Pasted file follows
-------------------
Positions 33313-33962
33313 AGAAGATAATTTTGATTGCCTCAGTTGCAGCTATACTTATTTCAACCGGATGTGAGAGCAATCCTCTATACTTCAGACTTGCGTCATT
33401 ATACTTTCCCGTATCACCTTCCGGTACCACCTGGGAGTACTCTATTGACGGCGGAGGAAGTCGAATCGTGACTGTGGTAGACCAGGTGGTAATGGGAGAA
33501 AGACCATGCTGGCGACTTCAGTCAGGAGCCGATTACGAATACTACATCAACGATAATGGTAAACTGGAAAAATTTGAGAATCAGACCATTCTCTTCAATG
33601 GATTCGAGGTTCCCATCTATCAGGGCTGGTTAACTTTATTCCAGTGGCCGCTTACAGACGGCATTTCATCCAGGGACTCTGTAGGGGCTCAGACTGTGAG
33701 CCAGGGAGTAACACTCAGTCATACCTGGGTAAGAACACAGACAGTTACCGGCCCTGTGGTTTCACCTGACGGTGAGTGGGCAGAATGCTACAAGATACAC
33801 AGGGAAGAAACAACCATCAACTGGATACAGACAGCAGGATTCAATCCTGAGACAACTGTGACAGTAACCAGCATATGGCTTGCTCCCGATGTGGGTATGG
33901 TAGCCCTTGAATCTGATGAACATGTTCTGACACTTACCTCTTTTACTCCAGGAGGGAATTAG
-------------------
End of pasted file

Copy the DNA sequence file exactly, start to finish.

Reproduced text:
Positions 33313-33962
33313 AGAAGATAATTTTGATTGCCTCAGTTGCAGCTATACTTATTTCAACCGGATGTGAGAGCAATCCTCTATACTTCAGACTTGCGTCATT
33401 ATACTTTCCCGTATCACCTTCCGGTACCACCTGGGAGTACTCTATTGACGGCGGAGGAAGTCGAATCGTGACTGTGGTAGACCAGGTGGTAATGGGAGAA
33501 AGACCATGCTGGCGACTTCAGTCAGGAGCCGATTACGAATACTACATCAACGATAATGGTAAACTGGAAAAATTTGAGAATCAGACCATTCTCTTCAATG
33601 GATTCGAGGTTCCCATCTATCAGGGCTGGTTAACTTTATTCCAGTGGCCGCTTACAGACGGCATTTCATCCAGGGACTCTGTAGGGGCTCAGACTGTGAG
33701 CCAGGGAGTAACACTCAGTCATACCTGGGTAAGAACACAGACAGTTACCGGCCCTGTGGTTTCACCTGACGGTGAGTGGGCAGAATGCTACAAGATACAC
33801 AGGGAAGAAACAACCATCAACTGGATACAGACAGCAGGATTCAATCCTGAGACAACTGTGACAGTAACCAGCATATGGCTTGCTCCCGATGTGGGTATGG
33901 TAGCCCTTGAATCTGATGAACATGTTCTGACACTTACCTCTTTTACTCCAGGAGGGAATTAG